Carbon Nanotubes Boost Cancer-Fighting Cells
(PhysOrg.com) -- Yale University engineers have found that the defects in carbon nanotubes cause T cell antigens to cluster in the blood and stimulate the body's natural immune response. Their findings, which appear as the cover article of the April 20 issue of the journal Langmuir, could improve current adoptive immunotherapy, a treatment used to boost the body's ability to fight cancer.
Adoptive immunotherapy involves extracting a patient's blood so that the number of naturally occurring T cells (a type of white blood cell) can reproduce more effectively in the laboratory. Although the body produces its own tumor-fighting T cells, they are often suppressed by the tumor and are too few to be effective. Scientists boost the production of T cells outside the body using different substances that encourage T cell antigens to cluster in high concentrations. The better these substances are at clustering T cell antigens, the greater the immune cell proliferation. Once enough T cells are produced, the blood is transferred back into the patient's body.
The Yale team had previously reported the unexpected effect that carbon nanotubes had on T cell production. They found that the antigens, when presented on the surface of the nanotubes, stimulated T cell response far more effectively than coating other substrates such as polystyrene in the antigens, even though the total amount of antigens used remained the same.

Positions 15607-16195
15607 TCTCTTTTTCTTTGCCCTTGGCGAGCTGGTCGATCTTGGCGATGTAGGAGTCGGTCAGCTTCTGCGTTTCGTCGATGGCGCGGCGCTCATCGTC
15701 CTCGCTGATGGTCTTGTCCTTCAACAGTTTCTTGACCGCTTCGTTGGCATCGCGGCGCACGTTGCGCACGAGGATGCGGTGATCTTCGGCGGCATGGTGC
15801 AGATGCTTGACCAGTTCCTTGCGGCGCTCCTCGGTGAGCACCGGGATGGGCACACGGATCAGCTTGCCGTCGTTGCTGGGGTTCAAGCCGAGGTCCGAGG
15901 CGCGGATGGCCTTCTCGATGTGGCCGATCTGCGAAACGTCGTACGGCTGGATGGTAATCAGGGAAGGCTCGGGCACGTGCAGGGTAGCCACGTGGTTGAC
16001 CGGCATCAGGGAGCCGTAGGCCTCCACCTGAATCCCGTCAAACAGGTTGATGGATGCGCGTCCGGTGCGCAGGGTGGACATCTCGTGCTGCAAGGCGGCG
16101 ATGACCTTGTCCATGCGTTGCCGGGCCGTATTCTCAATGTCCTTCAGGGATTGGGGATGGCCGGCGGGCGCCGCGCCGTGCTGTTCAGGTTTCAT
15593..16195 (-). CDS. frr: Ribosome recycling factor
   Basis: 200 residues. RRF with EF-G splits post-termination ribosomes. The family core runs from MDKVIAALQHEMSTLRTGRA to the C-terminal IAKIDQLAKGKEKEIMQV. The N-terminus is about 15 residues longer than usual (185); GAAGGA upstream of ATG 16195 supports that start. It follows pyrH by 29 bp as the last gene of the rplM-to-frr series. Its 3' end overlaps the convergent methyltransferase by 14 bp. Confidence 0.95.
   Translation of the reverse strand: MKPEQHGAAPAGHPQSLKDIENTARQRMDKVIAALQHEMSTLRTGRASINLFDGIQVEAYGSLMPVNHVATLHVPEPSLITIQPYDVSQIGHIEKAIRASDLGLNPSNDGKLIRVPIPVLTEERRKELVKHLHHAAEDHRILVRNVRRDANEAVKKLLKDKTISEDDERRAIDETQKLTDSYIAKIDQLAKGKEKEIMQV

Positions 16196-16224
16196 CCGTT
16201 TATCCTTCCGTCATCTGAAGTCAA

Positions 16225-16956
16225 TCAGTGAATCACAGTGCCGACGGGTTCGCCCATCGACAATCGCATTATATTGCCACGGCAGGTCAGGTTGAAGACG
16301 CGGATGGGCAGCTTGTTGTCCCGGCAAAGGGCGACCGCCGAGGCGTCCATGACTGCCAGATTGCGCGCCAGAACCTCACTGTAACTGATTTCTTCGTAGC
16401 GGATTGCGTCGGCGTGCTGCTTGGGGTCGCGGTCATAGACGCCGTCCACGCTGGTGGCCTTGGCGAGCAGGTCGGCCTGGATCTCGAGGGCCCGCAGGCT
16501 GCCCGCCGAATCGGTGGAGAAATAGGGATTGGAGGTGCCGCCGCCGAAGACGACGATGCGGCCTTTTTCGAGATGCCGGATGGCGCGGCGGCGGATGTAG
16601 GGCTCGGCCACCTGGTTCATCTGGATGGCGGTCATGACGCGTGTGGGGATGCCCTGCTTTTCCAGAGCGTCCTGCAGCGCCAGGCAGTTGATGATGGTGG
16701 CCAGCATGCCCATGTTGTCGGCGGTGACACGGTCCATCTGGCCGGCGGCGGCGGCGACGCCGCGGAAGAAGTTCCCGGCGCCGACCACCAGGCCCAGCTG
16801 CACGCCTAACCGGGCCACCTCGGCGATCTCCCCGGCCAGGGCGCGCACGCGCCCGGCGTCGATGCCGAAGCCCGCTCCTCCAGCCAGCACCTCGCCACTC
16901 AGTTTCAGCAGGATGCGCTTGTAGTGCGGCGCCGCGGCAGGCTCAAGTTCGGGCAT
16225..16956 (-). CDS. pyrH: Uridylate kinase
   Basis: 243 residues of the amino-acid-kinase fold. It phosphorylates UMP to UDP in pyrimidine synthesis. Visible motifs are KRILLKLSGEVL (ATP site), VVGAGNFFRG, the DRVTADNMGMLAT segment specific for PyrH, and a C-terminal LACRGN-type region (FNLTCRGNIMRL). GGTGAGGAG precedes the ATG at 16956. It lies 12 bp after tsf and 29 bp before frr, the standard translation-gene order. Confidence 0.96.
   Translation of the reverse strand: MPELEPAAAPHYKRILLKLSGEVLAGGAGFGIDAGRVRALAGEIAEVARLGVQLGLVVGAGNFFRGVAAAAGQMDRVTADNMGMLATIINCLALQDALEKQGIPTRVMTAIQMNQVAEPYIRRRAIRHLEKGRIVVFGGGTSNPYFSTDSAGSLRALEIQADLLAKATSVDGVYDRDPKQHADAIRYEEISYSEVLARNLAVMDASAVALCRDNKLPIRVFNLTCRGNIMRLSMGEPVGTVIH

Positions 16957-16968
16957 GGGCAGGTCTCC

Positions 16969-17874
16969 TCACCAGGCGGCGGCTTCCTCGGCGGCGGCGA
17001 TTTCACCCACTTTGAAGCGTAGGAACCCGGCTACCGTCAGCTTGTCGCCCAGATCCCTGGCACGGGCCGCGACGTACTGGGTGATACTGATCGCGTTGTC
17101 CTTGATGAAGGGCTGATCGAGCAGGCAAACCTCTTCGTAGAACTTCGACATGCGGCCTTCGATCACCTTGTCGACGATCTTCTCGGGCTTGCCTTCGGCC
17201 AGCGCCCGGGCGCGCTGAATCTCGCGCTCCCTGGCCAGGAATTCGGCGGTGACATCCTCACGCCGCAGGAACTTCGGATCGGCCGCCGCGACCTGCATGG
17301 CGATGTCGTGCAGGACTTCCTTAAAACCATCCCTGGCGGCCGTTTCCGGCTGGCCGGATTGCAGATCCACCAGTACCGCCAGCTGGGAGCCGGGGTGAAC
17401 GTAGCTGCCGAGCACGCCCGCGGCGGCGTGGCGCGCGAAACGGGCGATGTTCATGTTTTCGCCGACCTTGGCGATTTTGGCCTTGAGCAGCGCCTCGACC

Now they have discovered the reason behind the increased stimulation. They found that the antigens cluster in high concentrations around the tiny defects found in the carbon nanotubes.
"Carbon nanotube bundles resemble a lymph node microenvironment, which has a labyrinth sort of geometry," said Tarek Fahmy, associate professor of chemical engineering and biomedical engineering at Yale and senior author of the paper. "The nanotube bundles seem to mimic the physiology and adsorb more antigens, promoting a greater immunological response."
Current adoptive immunotherapy takes weeks to produce enough T cells, but lab tests showed that the nanotubes produced the same T cell concentration in just one-third the time, Fahmy said.
Carbon nanotubes can cause problems, such as an embolism, when used in the body. But this isn't the case when they are used in blood that has been extracted from the patient, Fahmy said. Next, the team will work on a way to effectively remove the carbon nanotubes from the blood before it is returned to the patient.
"We think this is a really interesting use of carbon nanotubes. It's a way to exploit the unique properties of this material for biological application in a safe way."